Our quarterly Investment Outlook webcast yesterday attracted a record number of attendees and we received loads of excellent questions - thanks to Emma-Lou Montgomery for picking out a good selection of these as they flooded in during the online Q&A session.
My thanks to all who continue to support our flagship investment report. It seems to be striking a chord. If you missed the live event, don’t worry - you can watch it below or download the Investment Outlook report.
You might also like to listen in to the podcast which I recorded with Ed Monk straight after the webcast. We focused on the four fund recommendations which are a key part of the January edition of the Outlook each year. You can find the podcast here but, better still, why not subscribe via the Podcast app on your phone (search for Fidelity and then choose MoneyTalk Radio).
I’m not surprised that interest in the markets is high at the moment. After a stellar year in 2019, many investors are wondering whether the time has come for a correction. The events in the Middle East have only heightened those concerns.
I think the worries are overblown. Indeed, this quarter’s report is more positive on shares than it has been (even if I’ve turned more cautious on fixed income investments like bonds and property).
Why the positive view on equities? Principally because we expect a soft landing for the economy in 2020. Recession fears have been put to bed thanks to last year’s mid-cycle pause from the Federal Reserve, which cut interest rates in the US three times between July and September.
The upcoming Presidential election has also tempered Donald Trump’s enthusiasm for waging a trade war with China (and he clearly has no more interest in a real war with Iran either).
Around the regions
Not all stock markets are equal at the moment, however, and I remain a little bit cautious on the high-flying US equity market. This is the one region in the world where shares have become significantly more expensive.
We’re no worse than neutral on the US, though. End of cycle blow-offs tend to favour the winning markets and sectors so I wouldn’t be surprised if Wall Street and technology stocks in particularly stay out in front for a while yet.
Another market which did well towards the end of 2019 was Japan, and I’m also neutral on the Tokyo market for that reason. 2020 should put Japan in the spotlight, with the Olympics raising interest in the country, but longer term there are some real concerns about demographics and the country’s exposure to global trade in a de-globalising world.
In the other three regions we track in the Outlook, however, we are now positive. The UK faces ongoing challenges in striking a favourable trade deal with Europe this year, but shares are cheap and the economy is proving surprisingly resilient.
Europe’s economy is also in better shape than it looks at first glance. Monetary policy is also supportive and new ECB head Christine Lagarde is pushing for more Government spending too, which could be a positive for the region. Germany, in particular, looks good value.
Asia and emerging markets look attractive too. This will be particularly the case if the dollar weakens as it may with a more accommodative Fed. Stronger emerging market currencies are helpful, pushing down on inflation and interest rates. Meanwhile, corporate reforms and an ongoing structural consumption growth story support this investment class.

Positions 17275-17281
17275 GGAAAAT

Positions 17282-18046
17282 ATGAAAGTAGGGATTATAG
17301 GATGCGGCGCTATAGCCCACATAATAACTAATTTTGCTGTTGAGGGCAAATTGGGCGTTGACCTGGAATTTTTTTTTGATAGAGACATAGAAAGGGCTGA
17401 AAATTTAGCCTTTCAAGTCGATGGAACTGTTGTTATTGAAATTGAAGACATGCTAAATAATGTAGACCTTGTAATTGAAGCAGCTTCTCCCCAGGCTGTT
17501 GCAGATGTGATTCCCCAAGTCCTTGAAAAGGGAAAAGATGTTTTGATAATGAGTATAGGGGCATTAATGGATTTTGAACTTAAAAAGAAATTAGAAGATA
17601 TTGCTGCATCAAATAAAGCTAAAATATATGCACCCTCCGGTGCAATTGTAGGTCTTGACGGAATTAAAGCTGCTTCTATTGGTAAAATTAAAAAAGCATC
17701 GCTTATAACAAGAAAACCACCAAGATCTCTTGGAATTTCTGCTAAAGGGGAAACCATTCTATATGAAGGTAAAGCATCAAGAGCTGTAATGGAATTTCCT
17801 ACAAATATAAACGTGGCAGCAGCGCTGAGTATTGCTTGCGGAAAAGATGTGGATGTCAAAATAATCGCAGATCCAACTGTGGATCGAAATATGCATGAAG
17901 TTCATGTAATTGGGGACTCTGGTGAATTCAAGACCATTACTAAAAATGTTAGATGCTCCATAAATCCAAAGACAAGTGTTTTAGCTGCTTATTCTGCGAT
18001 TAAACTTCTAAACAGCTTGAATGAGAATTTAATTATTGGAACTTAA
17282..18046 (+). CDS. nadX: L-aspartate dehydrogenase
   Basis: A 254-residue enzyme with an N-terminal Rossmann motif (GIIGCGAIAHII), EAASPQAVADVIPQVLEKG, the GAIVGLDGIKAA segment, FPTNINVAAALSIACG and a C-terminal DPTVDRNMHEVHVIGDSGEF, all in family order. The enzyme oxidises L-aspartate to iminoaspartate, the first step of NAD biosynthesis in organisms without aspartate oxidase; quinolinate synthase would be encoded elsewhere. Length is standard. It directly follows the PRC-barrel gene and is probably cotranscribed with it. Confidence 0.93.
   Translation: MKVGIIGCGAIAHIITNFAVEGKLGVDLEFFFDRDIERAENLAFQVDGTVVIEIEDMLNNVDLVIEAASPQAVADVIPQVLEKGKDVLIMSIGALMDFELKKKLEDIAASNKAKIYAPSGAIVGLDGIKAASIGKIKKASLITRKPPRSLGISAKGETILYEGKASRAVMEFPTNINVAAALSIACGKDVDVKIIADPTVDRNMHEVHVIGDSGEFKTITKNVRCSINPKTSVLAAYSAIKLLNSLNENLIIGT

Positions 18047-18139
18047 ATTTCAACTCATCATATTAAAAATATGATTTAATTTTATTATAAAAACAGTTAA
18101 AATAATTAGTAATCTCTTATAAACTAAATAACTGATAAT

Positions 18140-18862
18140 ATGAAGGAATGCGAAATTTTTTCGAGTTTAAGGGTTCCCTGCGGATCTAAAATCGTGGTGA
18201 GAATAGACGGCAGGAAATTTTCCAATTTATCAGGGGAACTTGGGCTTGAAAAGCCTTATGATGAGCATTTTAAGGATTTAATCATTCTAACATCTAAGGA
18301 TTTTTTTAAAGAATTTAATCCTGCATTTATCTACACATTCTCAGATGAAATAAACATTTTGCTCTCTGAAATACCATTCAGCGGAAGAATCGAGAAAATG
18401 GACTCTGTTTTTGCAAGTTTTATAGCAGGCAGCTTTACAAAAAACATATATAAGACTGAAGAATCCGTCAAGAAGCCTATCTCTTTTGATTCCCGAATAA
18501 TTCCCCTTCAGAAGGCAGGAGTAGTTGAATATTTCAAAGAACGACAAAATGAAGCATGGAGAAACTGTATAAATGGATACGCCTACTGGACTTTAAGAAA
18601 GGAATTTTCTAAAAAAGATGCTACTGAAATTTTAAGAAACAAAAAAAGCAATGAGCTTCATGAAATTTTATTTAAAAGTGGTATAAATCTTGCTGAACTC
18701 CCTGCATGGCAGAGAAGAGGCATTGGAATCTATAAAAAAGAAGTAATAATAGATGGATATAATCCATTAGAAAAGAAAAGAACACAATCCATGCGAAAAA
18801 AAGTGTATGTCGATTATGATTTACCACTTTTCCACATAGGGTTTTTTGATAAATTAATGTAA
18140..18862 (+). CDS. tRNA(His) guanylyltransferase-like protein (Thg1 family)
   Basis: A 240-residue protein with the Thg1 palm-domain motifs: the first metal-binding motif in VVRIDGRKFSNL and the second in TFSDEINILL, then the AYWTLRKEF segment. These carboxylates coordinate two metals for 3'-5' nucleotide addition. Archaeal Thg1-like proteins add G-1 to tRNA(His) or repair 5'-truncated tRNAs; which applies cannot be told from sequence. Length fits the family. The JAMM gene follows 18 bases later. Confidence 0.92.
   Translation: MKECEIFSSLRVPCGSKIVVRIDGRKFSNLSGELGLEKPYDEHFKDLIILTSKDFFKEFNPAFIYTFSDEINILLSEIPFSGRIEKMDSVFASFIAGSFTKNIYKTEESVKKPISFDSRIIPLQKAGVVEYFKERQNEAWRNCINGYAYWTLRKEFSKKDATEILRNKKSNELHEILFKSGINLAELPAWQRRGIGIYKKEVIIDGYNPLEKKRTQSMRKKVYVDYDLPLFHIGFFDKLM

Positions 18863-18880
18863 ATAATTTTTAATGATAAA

Oil and gold
There were unsurprisingly a few questions on the two key commodities, oil and gold, which have both benefited from renewed uncertainty in the Middle East.
Oil looks unwilling to rise too far and falls back as soon as there is any positive news that Iran and the US are looking to de-escalate matters. That makes sense to me. The fundamental supply and demand balance points to oil remaining in its current range between $60 and $70 a barrel.
Gold could potentially go further if uncertainty persists. A traditional safe haven at times of unrest, as well as being a hedge against both inflation and deflation, gold remains some way off its 2011 high of nearly $1,900 an ounce.
A key component of the January Outlook is the fund recommendations we always make at the start of the year.
Picking funds was harder this year because the market is starting from a much higher point than 12 months ago. For that reason, I have erred on the side of caution, sticking with two of 2019’s more defensive picks, the Fidelity Global Dividend Fund and the Fidelity Select 50 Balanced Fund.
I make no apology for this. There’s no reason to chop and change each year for the sake of it and I think a cautious approach makes sense this year.
The other two recommendations reflect my positive outlook for the UK and emerging markets. The Liontrust UK Growth Fund is a good middle of the road UK fund that should perform well regardless of whether the Growth or Value style prevails this year.
For emerging market exposure, we’ve gone for the Artemis Global Emerging Markets Fund, managed by, among others, former Fidelity analyst Raheel Altaf. This fund looks for growth at a reasonable price and seeks out shares where there is a catalyst for an upward re-rating.
Download the latest Investment Outlook report
Important information: The value of investments and the income from them can go down as well as up, so you may get back less than you invest. Investors should note that the views expressed may no longer be current and may have already been acted upon. Overseas investments will be affected by movements in currency exchange rates. Investments in emerging markets can be more volatile than other more developed markets. Select 50 is not a personal recommendation to buy or sell a fund. This information is not a personal recommendation for any particular investment. If you are unsure about the suitability of an investment you should speak to an authorised financial adviser.
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